New research by B2B marketplace Expert Market has revealed that SMEs could be losing out on over £23,000 of profit a year because they cannot accept card payments. The report crunched business transaction figures in 2015-2016 and consumer attitudes to purchasing to find out how much additional revenue businesses risk losing out on by operating as cash-only.
The findings revealed that nearly half of all payments in 2015 were made using a debit or credit card, which equates to an average profit of £93,660 per SME. The data showed that 1 in 4 British consumers actively avoid businesses who operate a cash-only policy in favour of companies who accept card payments, suggesting that some SMEs are missing out on nearly £23,145 of profit per year due to having limited payment options.
With card payments predicted to constitute 65% of all consumer transactions by 2025, businesses who operate without offering their customers cashless alternatives could risk losing over £35,000 per year from missed sales opportunities.
SMEs comprise 99% of total businesses in the UK (5,490,000 companies), and are predicted to be the hardest hit by the switch to card as figures show that nearly one in 10 small and independent retailers continue to decline customers who wish to pay by card.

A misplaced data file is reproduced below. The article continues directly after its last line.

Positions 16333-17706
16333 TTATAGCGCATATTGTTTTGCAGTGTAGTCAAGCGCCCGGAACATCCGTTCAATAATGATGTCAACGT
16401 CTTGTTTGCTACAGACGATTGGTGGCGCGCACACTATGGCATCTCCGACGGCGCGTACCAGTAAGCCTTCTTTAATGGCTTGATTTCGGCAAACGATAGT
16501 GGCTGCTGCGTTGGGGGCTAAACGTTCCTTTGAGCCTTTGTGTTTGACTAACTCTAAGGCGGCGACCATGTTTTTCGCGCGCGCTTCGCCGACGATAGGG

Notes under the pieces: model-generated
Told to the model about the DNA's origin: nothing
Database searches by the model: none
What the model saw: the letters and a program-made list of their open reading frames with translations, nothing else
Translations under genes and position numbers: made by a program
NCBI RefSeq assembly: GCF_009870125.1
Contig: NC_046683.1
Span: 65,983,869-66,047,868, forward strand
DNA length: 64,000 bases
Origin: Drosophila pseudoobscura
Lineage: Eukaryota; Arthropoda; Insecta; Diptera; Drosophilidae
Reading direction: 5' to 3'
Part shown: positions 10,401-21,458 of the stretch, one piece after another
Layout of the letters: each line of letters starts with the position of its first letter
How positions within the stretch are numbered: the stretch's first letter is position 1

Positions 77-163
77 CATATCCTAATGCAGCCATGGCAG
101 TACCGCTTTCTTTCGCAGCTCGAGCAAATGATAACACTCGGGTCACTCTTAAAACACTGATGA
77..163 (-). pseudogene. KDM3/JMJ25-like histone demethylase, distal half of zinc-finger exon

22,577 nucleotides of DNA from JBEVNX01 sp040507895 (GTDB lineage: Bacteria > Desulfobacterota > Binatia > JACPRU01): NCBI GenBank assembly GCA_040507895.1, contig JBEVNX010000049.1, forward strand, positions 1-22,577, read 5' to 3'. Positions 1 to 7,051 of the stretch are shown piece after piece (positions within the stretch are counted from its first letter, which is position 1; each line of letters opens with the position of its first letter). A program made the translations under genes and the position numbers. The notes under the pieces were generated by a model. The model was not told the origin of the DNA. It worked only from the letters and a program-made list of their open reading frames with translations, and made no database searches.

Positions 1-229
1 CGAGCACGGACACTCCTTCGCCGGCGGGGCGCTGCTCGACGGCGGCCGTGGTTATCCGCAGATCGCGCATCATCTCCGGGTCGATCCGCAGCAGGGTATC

With a surge in digital money solutions and challenger banks such as neobank Monzo and contactless payments, cash use continues to diminish, particularly among millennials and those in Generation Z. The data revealed that nearly two-thirds of 24-34 year olds prefer to not carry cash and would opt for credit or debit card transactions. Contactless payments are also on the rise with a threefold increase in usage from 2014 to 2015, accounting for over 8% of all consumer card payments. By 2025 contactless payments are projected to account for 47% of payments each year.
Adelle Kehoe, Head of Expert Market, said: “With such rapid innovation and competition in the financial technology space, the importance of cash payments is only set to dwindle further. Our findings highlight the need for cash-only businesses to adapt in order to remain competitive or miss out on huge profits by choosing not to keep up with consumer buying behaviour trends. As the millennial generation comes of age and their purchasing power becomes stronger, businesses will have no choice but to pay attention to their preferences.”